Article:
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Alibaba Said to Plan Privatizing Alibaba.com Close to IPO Price

Alibaba.com Ltd. bags are distributed at the 2012 International Consumer Electronics Show (CES) in Las Vegas. Photographer: Andrew Harrer/Bloomberg
Alibaba.com Ltd. bags are distributed at the 2012 International Consumer Electronics Show (CES) in Las Vegas. Photographer: Andrew Harrer/Bloomberg

Feb. 17 (Bloomberg) -- Alibaba Group Holding Ltd. plans to take private its Alibaba.com Ltd. unit in a deal that may value the Hong Kong-listed company at as much as $8.7 billion, according to two people with knowledge of the matter.

China’s biggest e-commerce company, which owns more than 72 percent of Alibaba.com, may offer a price close to the HK$13.50 a share at which the stock was sold in a 2007 initial public offering, one person said, asking not to be identified because the information is private. That’s 55 percent above Alibaba.com’ 20-day moving average through Feb. 8, after which its shares were suspended.

At the IPO price, buying the 28 percent it doesn’t already own will cost Alibaba Group about $2.4 billion, according to data compiled by Bloomberg. John Spelich, a Hong Kong-based spokesman for Alibaba Group, declined to comment.

Hong Kong Economic Times reported yesterday that Alibaba Group may offer HK$13.50 a share, citing people it didn’t identify.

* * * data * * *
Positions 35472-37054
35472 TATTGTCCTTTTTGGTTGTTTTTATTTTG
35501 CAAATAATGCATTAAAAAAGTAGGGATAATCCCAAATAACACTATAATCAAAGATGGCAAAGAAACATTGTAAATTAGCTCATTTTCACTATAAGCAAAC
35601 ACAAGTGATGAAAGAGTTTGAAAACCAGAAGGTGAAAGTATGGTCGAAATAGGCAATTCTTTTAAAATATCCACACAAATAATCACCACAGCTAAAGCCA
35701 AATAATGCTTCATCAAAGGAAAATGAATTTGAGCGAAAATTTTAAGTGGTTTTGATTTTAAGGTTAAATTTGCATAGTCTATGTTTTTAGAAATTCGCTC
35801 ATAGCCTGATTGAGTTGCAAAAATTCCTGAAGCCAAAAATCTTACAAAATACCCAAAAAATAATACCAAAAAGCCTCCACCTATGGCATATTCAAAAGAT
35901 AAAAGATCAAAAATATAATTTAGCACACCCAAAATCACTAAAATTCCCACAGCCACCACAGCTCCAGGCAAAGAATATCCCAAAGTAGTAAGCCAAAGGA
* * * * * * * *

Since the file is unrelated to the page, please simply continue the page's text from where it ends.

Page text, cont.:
The privatization is being planned with Alibaba.com’s shares down 44 percent in the 12 months before trading was halted. The IPO was priced a day before the Hang Seng Index climbed to a record on Oct. 30, 2007. Since then, the index has dropped 32 percent, according to data compiled by Bloomberg.

Alibaba Group’s talks to buy back a stake in itself that is currently held by Yahoo! Inc. have reached an impasse, a person familiar with the matter said this week. Yahoo is the biggest shareholder in closely held Alibaba Group with a stake of about 40 percent.

Alibaba Group plans to sign loan documents for a $3 billion facility with six banks as early as next week, a person familiar with the matter said today. The funds are being borrowed for a potential deal involving Yahoo, which could also include buying back Alibaba.com, the person said.

To contact the reporters on this story: Cathy Chan in Hong Kong at kchan14@bloomberg.net; Katrina Nicholas in Singapore at knicholas2@bloomberg.net

To contact the editor responsible for this story: Mohammed Hadi at mhadi1@bloomberg.net

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